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Hidden rust menace can be beaten

5th May 1978, Page 30
5th May 1978
Page 30
Page 31
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Page 30, 5th May 1978 — Hidden rust menace can be beaten
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Which of the following most accurately describes the problem?

RUSTING is probably the biggest single factor affecting both the length of service life and eventual resale value of a vehicle. It is in-. sidious, creeping into hidden box sections and slowly rotting them away from the inside out.

From the outside a vehicle may look immaculate with its shiny, painted bodywork, but under the skin there could be serious corrosion which may be almost impossible to correct.

Local authorities don't help. During the average winter they spread between one and oneand-a-half million tons of salt on to the roads. This rock salt clings to the underside and the chassis of a vehicle and proceeds to rot them away.

Damage to the painted outer surfaces is often caused by stones and this gives the salt a chance to get to grips with the metal underneath.

Salt, of course, isn't the only problem. Most vehicles have built-in water and dirt traps which inevitably hold moisture.

Drain holes in the bottoms of doors are often too small and thus become quickly blocked, Here the water, which inevitably finds its way in, lays and causes the damage.

Door sills, particularly on small vans, are another vulnerable area. They, too, usually have drain holes to allow any condensation that builds up to run away. Again they can become blocked with road dirt and start a build-up of water. Every single panel seal and joint is a potential harbourer for dirt and water.

Wheel arches are notorious mud traps which hold moisture near to the metal parts long after the roads themselves have dried out. For this reason it is important to wash the vehicle regularly both on top and underneath.

Waxing, too, is worthwhile as it can displace the droplets of water which remain in the joints. Additionally the wax acts as an extra barrier against the elements.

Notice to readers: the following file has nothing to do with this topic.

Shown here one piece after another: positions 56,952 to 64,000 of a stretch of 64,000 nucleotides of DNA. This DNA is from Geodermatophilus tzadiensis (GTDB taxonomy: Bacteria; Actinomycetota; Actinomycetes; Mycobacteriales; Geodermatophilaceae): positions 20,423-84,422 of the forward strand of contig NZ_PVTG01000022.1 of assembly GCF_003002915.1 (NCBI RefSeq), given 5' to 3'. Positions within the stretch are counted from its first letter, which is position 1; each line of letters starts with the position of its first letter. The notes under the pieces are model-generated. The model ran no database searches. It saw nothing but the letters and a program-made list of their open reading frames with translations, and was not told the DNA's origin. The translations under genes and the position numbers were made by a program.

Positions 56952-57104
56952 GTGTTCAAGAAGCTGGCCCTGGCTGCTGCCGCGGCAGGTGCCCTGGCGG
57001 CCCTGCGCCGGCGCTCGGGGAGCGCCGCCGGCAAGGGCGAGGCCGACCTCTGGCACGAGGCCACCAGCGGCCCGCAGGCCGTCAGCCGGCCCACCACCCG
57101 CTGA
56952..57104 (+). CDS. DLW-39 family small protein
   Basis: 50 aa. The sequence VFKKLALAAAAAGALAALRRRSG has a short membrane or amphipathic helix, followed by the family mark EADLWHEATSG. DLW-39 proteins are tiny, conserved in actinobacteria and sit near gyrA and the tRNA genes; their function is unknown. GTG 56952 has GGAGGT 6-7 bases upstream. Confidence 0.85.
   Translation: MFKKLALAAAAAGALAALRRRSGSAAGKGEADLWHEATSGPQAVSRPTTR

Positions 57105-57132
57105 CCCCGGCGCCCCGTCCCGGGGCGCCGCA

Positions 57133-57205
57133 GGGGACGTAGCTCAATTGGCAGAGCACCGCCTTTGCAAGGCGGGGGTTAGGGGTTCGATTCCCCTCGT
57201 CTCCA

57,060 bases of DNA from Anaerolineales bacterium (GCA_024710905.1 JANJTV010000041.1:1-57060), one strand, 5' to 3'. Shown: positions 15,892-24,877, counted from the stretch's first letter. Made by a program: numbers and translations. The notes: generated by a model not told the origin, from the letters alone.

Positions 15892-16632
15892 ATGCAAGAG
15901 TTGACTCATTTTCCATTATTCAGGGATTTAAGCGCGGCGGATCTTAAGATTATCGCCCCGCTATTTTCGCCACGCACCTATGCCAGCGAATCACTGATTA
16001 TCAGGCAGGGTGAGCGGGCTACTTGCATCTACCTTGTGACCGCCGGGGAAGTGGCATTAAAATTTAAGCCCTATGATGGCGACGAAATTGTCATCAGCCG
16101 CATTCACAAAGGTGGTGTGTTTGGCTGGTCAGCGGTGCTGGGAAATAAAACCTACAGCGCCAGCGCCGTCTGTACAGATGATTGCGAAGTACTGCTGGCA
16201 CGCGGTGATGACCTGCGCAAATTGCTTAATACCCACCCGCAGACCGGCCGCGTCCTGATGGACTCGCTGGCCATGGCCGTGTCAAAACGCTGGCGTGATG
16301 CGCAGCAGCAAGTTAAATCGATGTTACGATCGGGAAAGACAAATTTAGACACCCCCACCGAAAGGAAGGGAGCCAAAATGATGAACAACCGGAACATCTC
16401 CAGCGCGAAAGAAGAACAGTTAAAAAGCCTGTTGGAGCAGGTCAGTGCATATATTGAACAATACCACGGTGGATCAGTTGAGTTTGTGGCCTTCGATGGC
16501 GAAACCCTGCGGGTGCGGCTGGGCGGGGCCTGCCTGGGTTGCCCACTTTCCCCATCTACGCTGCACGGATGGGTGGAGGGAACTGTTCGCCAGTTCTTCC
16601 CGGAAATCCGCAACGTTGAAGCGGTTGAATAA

What more can be done to revent rust from forming in the first place or if it's too late how Can rust be eliminated? CM has been looking at what's available for operators to protect their vehicles and has been asking an experienced professional repairer how he tackles the task of getting rid of the rust. Until the late Sixties the only form of extra protection available for the vehicle owner was underseal. This rubberised coating was applied to the underside of the vehicle either by spraying or by hand. In the former case it simply covered the areas that were clearly visible.

By hand it was possible to reach some of the more inaccessible parts, but even then absolute protection couldn't be guaranteed. Nevertheless, underseal is even now a fairly cheap method of ensuring at least some protection. Not only does it stop rust, it also insulates the underside from the effects of stones and helps to keep the interior of the vehicle quieter by reducing drumming.

There are a number of manufacturers of underseal, such as Dunlop; and the D-IY man can buy his underseal in reasonable quantities from accessory shops, such as Halfords. Before applying the underseal, especially to an older vehicle, it's essential to ensure that all traces of dirt and moisture are removed. If the vehicle is to be steam or highpressure cleaned on the underside, leave a day before applying the underseal. If possible the vehicle should be kept in a warm, dry place so that the surface will be free from dirt or grime. Undersea] will not ad here to dirt or grease.

As a further protection coating of red-lead or sim paint will also help.

The really keen do yourselfer can stop some of rot in the doors by removing trim panels and daubing uric seal on the inner side of outer door skin. By making s there's plenty on, especiall} the bottom, water will run the surface. Care must be tak though, that the essential dr holes are left unblocked.